Friday, August 30, 2013

Day 2: The Making of A Silent Night (and incidentally my 100th Post!!)

Today's post is the equivalent to "The Making of" bonus features often found on a DVD menu. I'm divulging a few interesting (and/or quirky) happenings from my process of writing my novella. So here we have "The Making of A Silent Night":

  • My original protagonist was a man...widower and a father of a young girl, aged about 6 or 7. I wanted a different approach to the story than the female protagonist left alone on the frontier. However, I just couldn't make the story work, no matter how hard I tried. Some may call it Writer's Block. I simply believe that a different story wanted to be told and I needed only to find it. (Plus, I was on a tight deadline, so if one approach wasn't cooperating, I couldn't waste time trying to force-feed it.)
  • My protagonist is Lorna Findlay. She wasn't Lorna to begin with, and I cannot for the life of me remember the name I originally gave her. But when my agent read through one of the early drafts she recommended changing the name to something a bit more "scottish" sounding. So I did. And now I cannot remember what her original name was because I cannot imagine her being named anything other than Lorna. Just as I cannot imagine any of my children being called anything apart from the names my husband and I chose. 
  • A secondary character and friend to Lorna is Sissy Cousins. Sissy started out as a "filler" character (I think I just made that term up)--she was a character to fill the space needing filled for Lorna's story to progress. However, I started to care about Sissy. I didn't want her to be a "filler", I wanted to give her a story all of her own. When I made this decision, I didn't know what kind of story to give her nor how to round out her character a bit more. Much of Sissy's character developed out of my research of the area and the times. Because Michigan is so near French-speaking Canada, I thought it might be interesting to give Sissy a French-Canadian husband who taught her to speak French. What seems like such a minor detail (along with many others) made her such an intriguing juxtaposition to me: a hard-nosed, gruff frontierswoman with the ability to speak what I believe is one of the most beautiful languages in the world.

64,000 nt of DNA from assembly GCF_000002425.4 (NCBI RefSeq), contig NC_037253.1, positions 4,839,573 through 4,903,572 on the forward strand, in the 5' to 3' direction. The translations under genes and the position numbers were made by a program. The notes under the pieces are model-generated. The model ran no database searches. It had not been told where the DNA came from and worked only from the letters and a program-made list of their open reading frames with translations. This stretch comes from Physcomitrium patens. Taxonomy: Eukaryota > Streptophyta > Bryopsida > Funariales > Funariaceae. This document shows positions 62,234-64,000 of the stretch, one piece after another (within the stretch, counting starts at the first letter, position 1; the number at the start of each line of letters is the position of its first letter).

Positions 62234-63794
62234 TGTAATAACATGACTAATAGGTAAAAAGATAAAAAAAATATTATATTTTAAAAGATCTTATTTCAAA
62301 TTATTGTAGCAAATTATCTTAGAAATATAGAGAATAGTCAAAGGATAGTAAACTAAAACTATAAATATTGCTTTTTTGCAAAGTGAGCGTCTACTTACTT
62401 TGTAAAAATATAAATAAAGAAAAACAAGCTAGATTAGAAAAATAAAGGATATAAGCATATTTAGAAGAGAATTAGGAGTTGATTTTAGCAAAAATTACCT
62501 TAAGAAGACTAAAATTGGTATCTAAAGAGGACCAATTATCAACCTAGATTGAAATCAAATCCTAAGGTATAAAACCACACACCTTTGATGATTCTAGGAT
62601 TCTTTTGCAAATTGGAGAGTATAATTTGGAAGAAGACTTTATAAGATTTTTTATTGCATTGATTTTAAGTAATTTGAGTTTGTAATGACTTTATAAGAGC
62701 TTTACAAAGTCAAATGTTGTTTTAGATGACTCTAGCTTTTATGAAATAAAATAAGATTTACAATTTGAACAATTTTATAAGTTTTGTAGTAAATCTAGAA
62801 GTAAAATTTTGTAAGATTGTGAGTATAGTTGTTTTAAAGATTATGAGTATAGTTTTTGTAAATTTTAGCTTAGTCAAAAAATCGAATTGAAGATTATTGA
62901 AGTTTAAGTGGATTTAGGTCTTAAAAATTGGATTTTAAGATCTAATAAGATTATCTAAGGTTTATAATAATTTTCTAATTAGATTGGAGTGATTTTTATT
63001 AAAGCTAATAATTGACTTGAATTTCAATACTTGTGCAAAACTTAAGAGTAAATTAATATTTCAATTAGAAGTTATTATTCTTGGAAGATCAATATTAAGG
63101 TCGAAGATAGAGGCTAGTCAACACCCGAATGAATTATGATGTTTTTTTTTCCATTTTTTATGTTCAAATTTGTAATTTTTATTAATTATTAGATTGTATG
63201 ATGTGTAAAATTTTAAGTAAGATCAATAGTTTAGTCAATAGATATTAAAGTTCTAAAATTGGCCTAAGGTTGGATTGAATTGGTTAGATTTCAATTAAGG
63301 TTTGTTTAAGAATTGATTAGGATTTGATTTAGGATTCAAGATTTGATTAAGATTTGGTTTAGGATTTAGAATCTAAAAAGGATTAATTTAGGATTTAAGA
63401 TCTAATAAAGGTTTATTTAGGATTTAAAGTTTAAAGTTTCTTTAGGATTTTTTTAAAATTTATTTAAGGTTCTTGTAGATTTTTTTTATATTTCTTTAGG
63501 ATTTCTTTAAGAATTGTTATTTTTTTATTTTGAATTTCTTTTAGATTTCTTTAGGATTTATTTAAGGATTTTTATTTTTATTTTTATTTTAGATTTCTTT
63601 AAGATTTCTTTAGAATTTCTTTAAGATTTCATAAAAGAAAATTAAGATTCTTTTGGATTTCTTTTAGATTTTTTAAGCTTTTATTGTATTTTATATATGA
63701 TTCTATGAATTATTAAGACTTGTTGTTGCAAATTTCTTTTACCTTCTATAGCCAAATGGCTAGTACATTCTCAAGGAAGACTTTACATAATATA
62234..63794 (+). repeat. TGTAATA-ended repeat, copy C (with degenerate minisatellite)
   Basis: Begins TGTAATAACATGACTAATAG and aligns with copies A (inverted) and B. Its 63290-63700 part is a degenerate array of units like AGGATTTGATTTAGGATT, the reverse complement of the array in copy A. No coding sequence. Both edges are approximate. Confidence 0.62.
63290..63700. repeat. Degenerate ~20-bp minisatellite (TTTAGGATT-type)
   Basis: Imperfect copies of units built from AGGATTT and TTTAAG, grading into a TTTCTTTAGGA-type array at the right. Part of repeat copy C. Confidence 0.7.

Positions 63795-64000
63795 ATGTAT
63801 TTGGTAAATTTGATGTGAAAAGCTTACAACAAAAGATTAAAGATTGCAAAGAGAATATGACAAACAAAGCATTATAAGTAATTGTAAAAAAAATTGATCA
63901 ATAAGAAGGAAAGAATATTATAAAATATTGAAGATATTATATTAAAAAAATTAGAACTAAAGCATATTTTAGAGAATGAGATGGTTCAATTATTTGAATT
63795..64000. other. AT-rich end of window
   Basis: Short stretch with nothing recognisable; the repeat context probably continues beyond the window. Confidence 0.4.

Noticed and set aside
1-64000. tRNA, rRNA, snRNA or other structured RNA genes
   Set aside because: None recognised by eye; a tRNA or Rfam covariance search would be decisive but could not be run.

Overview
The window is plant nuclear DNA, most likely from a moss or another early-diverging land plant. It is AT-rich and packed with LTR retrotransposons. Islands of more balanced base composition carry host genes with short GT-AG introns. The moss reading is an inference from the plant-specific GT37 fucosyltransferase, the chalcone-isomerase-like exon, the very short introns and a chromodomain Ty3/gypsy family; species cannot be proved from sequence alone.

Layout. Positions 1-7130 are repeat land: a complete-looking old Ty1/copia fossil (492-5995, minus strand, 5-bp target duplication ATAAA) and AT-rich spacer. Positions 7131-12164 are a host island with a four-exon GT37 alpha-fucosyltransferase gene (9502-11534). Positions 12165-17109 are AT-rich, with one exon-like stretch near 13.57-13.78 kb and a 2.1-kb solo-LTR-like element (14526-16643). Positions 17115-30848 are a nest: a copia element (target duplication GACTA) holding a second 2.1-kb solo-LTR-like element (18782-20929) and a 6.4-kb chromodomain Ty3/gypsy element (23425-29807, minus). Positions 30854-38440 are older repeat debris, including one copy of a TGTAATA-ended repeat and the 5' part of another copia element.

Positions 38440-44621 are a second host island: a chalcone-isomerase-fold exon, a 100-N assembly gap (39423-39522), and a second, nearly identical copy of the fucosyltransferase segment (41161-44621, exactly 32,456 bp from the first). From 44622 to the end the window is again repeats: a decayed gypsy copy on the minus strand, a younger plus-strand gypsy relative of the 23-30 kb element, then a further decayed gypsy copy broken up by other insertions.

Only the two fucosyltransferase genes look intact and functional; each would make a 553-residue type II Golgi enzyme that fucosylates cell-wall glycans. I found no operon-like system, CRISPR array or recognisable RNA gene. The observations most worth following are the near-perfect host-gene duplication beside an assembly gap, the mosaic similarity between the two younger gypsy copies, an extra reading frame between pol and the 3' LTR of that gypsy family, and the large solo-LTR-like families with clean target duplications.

• Of course, having Sissy speak French opened the research can-of-worms a bit wider as I had to make sure that any French Sissy spoke needed to be accurate. (I am currently trying to learn French. Before now all my language training has been in Spanish, so French--whose speakers have decided somewhere along the line to not pronounce anything as it's actually written--is, um, difficult.) I started off using the lame Google Translator and wasn't convinced of its accuracy, so I started hitting up people who I knew actually spoke French. I also thought this detail about Sissy was fun considering I was in Paris when the novella adventure first began.
  • I am a massive nerd. I love history. I love to research. And I did much more research than I probably needed to do for this story. I even researched the type of broom used in America during the 1830s, but then had to check to make sure that those brooms would have been accessible to residents of Michigan Territory during this time. All to make sure that 1 sentence in the novella where a broom is mentioned is 100% accurate. Like I said, I love to research.
I hope you enjoyed these little tidbits and, if I have time, I will have a few more behind-the-scenes moments tomorrow. Hope your week is winding up well! And if you haven't gotten your copy of A Pioneer Christmas Collection yet, go get one! You have an extra long weekend to do some reading!

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  1. Love the tidbits! And yep, I always do too much research as well. :-) I look at it as having a broader base of information to choose from. :-D

    1. Precisely! It's always better to have too much information than not enough! Thanks, Shannon!


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